Reed discusses Vancouver activist's redistricting criticisms
Milem had filed a petition with the state Supreme Court to overturn the state’s 2012 redistricting plan, which redrew voter boundaries based on 2010 U.S. Census data. Milem, who eventually dropped the case because of health reasons, has said that the way voter districts are drawn in Washington state benefit the politicians more than the people.
The state’s redistricting system was reformed in the 1980s to address that problem, but Milem called those changes little more than “window dressing.” Does Reed see room for improvement in the process?
Not really, Reed said last week. And here’s why: “Every 10 years, all of a sudden a lot of (legislators) could be out of a job simply because of redistricting,” Reed said. “It wouldn’t be fair. You’d lose some people with great institutional knowledge and experience and leadership just because of random lines that are drawn.”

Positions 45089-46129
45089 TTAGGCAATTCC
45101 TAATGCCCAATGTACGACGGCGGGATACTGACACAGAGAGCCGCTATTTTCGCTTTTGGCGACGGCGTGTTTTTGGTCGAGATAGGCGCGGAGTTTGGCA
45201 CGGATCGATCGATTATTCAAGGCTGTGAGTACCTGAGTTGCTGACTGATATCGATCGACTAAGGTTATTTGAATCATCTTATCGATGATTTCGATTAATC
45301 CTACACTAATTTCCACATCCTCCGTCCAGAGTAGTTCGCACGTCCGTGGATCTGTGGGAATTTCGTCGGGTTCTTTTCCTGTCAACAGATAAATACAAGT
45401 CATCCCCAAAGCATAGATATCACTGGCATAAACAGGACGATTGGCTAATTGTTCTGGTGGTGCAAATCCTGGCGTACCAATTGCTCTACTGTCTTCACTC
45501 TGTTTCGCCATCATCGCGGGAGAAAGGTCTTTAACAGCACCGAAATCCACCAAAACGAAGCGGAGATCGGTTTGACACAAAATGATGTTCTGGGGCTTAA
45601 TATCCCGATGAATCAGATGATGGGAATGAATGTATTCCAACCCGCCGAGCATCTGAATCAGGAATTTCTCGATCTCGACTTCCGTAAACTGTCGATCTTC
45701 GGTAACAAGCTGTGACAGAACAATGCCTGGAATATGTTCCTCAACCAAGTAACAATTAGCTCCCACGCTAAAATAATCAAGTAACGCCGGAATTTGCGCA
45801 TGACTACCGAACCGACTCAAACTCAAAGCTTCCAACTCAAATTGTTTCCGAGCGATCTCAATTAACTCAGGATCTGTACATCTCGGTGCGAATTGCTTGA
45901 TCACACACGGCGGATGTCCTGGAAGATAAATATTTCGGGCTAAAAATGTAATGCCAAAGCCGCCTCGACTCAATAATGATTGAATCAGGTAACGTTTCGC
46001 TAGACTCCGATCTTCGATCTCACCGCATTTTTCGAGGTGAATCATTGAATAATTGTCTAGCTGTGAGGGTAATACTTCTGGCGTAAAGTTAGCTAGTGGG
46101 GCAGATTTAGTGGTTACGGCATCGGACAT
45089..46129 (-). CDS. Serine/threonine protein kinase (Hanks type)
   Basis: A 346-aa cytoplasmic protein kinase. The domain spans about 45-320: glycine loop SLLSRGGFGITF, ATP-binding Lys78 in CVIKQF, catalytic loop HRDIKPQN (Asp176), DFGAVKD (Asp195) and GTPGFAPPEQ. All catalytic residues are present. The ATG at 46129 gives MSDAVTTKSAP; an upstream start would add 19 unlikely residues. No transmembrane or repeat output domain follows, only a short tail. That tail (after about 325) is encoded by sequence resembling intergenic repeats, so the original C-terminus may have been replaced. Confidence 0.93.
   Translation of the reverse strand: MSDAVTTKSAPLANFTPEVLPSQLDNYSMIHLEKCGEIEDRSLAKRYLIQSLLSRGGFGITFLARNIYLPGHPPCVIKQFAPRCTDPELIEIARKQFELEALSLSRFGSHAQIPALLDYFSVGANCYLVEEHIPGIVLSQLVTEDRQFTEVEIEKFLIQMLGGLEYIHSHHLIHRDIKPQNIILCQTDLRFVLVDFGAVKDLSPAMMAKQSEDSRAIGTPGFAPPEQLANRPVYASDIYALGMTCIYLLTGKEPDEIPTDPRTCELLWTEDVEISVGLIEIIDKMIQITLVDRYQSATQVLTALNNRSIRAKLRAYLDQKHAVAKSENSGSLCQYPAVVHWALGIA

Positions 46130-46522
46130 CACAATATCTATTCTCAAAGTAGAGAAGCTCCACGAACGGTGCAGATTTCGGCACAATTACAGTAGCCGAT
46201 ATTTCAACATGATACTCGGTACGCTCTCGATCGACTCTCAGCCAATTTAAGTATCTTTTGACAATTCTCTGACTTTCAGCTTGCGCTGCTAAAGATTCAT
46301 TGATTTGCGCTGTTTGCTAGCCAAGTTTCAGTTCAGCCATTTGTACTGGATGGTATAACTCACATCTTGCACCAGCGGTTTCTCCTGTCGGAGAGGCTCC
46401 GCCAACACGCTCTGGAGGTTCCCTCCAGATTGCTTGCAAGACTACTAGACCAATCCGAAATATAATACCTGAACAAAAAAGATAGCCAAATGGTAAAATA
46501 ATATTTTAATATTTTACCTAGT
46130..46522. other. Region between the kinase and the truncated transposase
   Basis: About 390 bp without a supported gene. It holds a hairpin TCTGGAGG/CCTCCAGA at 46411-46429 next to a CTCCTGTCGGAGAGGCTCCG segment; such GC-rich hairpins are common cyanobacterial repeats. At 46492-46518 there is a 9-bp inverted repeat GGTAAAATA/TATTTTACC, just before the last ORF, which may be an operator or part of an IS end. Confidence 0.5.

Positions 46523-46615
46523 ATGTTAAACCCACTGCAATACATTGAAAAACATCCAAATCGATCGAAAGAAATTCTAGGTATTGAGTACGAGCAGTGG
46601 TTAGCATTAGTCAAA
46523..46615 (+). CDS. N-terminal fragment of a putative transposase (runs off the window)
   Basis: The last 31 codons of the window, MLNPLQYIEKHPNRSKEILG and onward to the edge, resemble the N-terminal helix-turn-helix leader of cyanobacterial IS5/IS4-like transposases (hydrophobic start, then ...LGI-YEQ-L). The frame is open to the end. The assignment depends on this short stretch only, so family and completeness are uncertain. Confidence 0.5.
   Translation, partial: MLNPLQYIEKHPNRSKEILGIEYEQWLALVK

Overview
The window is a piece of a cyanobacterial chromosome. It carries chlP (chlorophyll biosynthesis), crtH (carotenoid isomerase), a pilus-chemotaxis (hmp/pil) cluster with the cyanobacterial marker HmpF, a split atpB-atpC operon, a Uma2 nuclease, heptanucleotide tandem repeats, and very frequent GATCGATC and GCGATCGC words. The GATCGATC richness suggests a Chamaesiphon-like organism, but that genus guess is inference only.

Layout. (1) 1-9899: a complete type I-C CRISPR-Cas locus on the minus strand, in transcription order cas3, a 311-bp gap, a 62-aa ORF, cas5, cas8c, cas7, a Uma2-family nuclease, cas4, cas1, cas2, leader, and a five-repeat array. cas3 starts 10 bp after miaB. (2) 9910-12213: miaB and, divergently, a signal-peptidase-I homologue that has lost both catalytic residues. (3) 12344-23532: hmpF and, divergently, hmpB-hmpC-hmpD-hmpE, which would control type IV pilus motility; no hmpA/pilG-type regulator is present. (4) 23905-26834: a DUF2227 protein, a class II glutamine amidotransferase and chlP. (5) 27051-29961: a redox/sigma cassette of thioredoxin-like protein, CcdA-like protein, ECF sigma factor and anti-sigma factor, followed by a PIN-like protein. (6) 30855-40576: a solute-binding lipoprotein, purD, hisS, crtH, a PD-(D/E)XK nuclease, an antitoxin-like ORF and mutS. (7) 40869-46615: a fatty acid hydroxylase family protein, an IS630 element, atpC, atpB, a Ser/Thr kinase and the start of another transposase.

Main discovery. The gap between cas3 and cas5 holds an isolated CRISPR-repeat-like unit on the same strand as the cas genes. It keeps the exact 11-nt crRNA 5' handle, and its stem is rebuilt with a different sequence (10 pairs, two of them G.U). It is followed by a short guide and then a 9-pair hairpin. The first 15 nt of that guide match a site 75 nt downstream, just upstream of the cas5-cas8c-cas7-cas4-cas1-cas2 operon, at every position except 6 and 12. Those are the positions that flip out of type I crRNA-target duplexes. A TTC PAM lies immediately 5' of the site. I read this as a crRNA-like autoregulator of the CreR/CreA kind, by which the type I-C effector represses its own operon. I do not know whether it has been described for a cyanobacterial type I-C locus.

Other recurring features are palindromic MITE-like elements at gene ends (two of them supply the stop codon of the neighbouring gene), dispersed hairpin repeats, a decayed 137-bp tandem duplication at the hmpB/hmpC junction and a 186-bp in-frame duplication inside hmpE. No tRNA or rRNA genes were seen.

Incumbents changing districts still occasionally happens under current redistricting rules. Just ask state Rep. Ed Orcutt, R-Kalama, whose home now rests in the 20th District rather than the 18th. Despite the new voter boundaries, Orcutt ran in the 20th District this year and won a new seat in the state House.
Reed also said it’s unrealistic to think political parties wouldn’t be involved in the process, because we have a partisan system.
“The ultimate solution is, if you think that’s desirable, would be to have a (redistricting) commission that can’t take into consideration where the incumbents live,” Reed said. Reed pointed to Iowa as an example.
In Iowa, voter lines are redrawn by the non-partisan Legislative Services Agency based on population data and “without regard to party and incumbency,” political science professor Chris Larimer recently told The Gazette in Iowa. “That leaves at least a little bit of competition.”